Nolo's Small Business Resource Center can help you find answers to your business questions. For almost 50 years, Nolo has been helping consumers and small businesses by providing high quality, free legal information developed by our team of attorneys. Whether you are just developing your business idea or ready to open your doors for business, we have resources to help.
Every new business starts with an idea, but can you turn that idea into a moneymaking business? Learn how to evaluate your idea and develop a solid business plan.
Before starting your business, you will need to choose an ownership structure. There are pros and cons that are important to consider so you choose the business structure that's best for you.
Once you have decided on your business entity, you will need to take steps to form your business. Whether it's an LLC, corporation, sole proprietorship, or partnership, learn what you need to do to create your business.
After forming your business, there are additional steps required before you can open your doors for business. These include opening a bank account, leasing space, getting necessary licenses and permits, and making sure you are in compliance with state and federal laws.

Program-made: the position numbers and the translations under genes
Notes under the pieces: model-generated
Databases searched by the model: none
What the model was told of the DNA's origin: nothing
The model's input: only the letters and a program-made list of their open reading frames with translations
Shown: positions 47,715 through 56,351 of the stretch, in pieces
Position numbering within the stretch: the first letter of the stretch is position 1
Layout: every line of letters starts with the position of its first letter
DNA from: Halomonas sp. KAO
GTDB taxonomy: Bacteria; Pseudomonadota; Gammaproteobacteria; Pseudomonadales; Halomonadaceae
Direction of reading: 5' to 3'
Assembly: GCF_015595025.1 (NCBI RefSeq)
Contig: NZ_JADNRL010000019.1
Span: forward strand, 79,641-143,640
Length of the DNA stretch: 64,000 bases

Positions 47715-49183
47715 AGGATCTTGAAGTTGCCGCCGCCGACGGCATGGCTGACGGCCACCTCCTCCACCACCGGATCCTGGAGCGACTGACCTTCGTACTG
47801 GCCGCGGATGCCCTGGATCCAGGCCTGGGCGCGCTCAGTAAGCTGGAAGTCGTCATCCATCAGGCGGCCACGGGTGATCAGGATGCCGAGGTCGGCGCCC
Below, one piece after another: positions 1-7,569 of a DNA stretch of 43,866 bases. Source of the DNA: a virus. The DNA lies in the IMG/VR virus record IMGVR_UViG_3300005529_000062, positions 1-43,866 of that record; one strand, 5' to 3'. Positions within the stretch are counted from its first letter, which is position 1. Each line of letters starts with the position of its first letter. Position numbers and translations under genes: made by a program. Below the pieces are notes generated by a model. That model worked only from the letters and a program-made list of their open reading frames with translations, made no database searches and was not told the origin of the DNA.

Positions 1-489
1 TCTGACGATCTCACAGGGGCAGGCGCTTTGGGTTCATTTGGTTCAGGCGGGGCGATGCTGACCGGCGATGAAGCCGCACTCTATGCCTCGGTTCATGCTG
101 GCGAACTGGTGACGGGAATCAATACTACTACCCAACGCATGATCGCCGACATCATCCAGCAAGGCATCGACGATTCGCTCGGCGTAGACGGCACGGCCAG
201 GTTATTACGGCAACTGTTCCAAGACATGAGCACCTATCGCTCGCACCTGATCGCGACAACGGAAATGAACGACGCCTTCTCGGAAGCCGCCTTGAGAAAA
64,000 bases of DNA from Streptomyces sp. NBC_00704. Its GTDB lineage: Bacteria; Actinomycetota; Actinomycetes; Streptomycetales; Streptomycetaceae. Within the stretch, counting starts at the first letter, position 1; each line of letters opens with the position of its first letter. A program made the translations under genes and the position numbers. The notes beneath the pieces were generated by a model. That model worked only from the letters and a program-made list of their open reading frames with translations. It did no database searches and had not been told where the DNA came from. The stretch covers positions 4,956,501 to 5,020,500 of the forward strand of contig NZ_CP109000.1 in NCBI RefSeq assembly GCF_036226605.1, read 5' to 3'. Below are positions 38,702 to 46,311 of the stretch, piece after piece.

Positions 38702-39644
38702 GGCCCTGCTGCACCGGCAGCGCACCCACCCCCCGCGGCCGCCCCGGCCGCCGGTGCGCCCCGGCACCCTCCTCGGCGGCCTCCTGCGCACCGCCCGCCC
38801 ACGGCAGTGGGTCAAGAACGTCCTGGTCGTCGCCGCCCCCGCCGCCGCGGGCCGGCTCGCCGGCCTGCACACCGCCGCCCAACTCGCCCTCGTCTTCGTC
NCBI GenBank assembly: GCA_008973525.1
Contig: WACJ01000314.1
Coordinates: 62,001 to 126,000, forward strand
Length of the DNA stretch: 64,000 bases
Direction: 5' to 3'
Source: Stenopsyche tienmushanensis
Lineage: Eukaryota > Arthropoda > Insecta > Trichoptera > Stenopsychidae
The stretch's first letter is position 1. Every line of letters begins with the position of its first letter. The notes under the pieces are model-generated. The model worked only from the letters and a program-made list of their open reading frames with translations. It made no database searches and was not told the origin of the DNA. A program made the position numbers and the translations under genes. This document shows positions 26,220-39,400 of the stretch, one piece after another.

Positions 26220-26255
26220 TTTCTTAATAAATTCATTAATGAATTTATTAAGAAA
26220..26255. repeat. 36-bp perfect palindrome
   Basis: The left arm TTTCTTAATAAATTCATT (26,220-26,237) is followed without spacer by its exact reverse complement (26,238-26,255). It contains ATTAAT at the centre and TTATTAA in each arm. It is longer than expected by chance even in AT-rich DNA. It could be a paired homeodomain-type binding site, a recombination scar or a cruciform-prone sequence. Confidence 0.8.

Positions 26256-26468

Once your business is up and running, you will have ongoing responsibilities to stay in legal compliance and protect your brand. At this stage, you might look into trademark registration to keep other businesses from using your name or logo. Be sure to check with your state and licensing agencies to determine if you must file annual or biannual reports to keep your business in good standing. Further, every business owner should plan for unforeseen circumstances by exploring options for insurance.
To successfully grow your business, you'll need to understand some basics about how to properly manage a business. From bookkeeping to taxes to hiring employees, make sure you understand the do's and don'ts so you develop long-term successful business practices.
If you decide to close up shop or sell your business to a new owner, you have a number of responsibilities to protect yourself, your credit, and your reputation in the community. The steps for closing or transferring your company will depend on a few factors such as the type of business, the number of owners, and whether your company has remaining assets after paying creditors.
Nolo has been making do-it-yourself legal guides since 1971. Here are some additional online and other resources to help you form your business and keep it up and running.